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Unformatted text preview: not only vary on ethical
grounds, but also depend on the mobility of individuals and business enterprises, that is: their capacity to avoid, through
voting-with-their-feet, the incidence of high redistributive taxation. Minimising these distortions calls for a substantial
degree of co-ordination and tax harmonisation, that is for a co-operative effort to secure a system of taxation that
minimises excess burden and yields a desirable pattern of incidence (WEINER and AULT, 1998).
In the Swiss situation, FREY (1981) and WEBER (1992) show that tax-induced migratory movements are small. Not only
the price-service ratio of public policies, but a number of other private determinants influence the choice of residence or
location. Legal entities know that they can obtain a tax break in almost any new location, even though this is neither
formally nor officially publicised. In addition, with initiative and referendum, the citizens have not only an "exit", but also a
"voice" solution. Since tax co-ordination has existed for many years, problems of tax harmonisation have been discussed
in terms of neutrality and in the context of reducing administrative and implementation costs, rather than from an equity
point of view. 5.1. Tax co-ordination
5.1.1. Vertical co-ordination Vertical co-ordination concerns the assignment of tax authority to the various levels of government. It should be clear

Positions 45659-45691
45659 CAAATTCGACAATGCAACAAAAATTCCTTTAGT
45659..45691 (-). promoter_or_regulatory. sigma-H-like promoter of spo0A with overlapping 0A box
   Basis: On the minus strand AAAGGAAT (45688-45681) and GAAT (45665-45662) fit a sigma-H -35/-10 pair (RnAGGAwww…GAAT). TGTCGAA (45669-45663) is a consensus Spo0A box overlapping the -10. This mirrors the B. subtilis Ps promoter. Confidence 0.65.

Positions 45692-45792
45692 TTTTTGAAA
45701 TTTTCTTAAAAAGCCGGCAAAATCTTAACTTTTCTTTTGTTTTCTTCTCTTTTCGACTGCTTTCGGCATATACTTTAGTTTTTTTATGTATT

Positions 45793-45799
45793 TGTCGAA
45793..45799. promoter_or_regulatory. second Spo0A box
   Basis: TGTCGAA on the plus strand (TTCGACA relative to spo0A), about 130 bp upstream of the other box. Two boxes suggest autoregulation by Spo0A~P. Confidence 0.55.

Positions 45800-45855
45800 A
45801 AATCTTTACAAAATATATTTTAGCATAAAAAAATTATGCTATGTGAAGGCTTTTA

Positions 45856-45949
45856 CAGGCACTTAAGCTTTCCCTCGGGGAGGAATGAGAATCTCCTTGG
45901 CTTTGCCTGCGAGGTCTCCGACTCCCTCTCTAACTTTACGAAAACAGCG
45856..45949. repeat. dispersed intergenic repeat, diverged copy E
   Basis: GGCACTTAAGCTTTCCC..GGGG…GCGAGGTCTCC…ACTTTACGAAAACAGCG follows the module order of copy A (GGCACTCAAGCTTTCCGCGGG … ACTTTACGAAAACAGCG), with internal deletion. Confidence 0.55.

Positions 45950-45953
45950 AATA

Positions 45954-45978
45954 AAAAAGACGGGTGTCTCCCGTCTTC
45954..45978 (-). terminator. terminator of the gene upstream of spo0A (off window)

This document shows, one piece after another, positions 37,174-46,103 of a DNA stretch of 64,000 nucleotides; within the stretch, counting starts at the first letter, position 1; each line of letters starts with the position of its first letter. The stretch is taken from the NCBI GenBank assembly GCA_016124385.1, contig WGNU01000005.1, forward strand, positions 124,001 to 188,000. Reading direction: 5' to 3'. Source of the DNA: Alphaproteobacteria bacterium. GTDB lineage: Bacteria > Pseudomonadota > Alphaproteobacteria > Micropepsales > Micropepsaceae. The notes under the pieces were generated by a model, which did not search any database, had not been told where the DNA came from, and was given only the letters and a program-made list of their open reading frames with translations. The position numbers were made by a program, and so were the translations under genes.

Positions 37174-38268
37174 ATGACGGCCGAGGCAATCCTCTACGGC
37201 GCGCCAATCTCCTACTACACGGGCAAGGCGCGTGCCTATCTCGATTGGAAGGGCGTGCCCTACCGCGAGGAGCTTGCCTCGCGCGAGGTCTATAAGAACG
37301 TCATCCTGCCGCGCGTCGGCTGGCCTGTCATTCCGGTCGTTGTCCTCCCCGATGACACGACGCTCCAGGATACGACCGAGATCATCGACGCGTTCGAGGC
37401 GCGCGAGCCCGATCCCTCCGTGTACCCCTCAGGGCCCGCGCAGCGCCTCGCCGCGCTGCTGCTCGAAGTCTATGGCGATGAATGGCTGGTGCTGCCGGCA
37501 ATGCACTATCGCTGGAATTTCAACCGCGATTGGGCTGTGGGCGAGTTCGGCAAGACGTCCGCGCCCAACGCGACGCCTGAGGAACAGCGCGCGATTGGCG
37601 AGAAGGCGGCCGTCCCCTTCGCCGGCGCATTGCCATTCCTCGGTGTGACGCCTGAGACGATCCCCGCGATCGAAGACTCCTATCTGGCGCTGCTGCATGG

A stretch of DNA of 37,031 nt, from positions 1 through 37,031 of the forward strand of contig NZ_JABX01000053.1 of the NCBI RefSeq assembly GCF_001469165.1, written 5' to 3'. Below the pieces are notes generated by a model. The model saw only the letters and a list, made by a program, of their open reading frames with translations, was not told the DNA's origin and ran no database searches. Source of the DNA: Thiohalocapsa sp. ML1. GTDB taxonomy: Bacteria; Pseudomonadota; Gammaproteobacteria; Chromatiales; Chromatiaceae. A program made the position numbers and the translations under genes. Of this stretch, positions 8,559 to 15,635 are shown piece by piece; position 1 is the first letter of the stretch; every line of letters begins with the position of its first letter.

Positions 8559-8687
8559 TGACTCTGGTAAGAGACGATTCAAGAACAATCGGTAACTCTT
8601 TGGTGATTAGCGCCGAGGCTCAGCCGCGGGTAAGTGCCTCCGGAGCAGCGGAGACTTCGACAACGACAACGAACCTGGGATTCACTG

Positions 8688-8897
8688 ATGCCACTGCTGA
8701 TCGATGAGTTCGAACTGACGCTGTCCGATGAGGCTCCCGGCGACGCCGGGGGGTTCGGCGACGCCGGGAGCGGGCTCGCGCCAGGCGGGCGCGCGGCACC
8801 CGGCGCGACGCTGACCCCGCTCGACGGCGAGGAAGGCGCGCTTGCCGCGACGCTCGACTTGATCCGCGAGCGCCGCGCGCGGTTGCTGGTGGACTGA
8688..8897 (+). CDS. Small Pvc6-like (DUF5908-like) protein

which jurisdiction is entitled to tax which items from which taxpayer. Attention must be given to the geographical
distribution of tax yield. A good tax under subcentral authorities should have a tax base that is widely and evenly
distributed throughout the country (KING, 1984, pp. 210-211). In addition, one can say the general objectives of vertical
iv. stable and predictable revenue sources at the three levels;
high proportion of own resources of total cantonal and communal revenue;
sufficient tax room at the cantonal and communal levels;
efficient decentralised taxation and accountability; Are fulfilled in the Swiss case:
Referring to table 7, one can see that in Switzerland vertical co-ordination is obtained
♦ partly through the attribution of exclusive tax sources to each level of government according to the doctrine of the
separation of sources. This is clear for consumption and expenditure taxes where there is no overlapping of the tax bases
between the Confederation, the Cantons and the communes. ♦ On the other hand, for "direct" taxation, personal income, corporate profits and capital are jointly taxed at the three levels.
The vertical apportionment between the three levels of government is rather complex and often left implicit. It is obtained in
two ways: a moderate taxation at each level so that no single government exhausts the entire tax capacity; and, the
assessment of priority, first to the Cantons, then to the communes and lastly to the Confederation. It has been traditionally
admitted for di...
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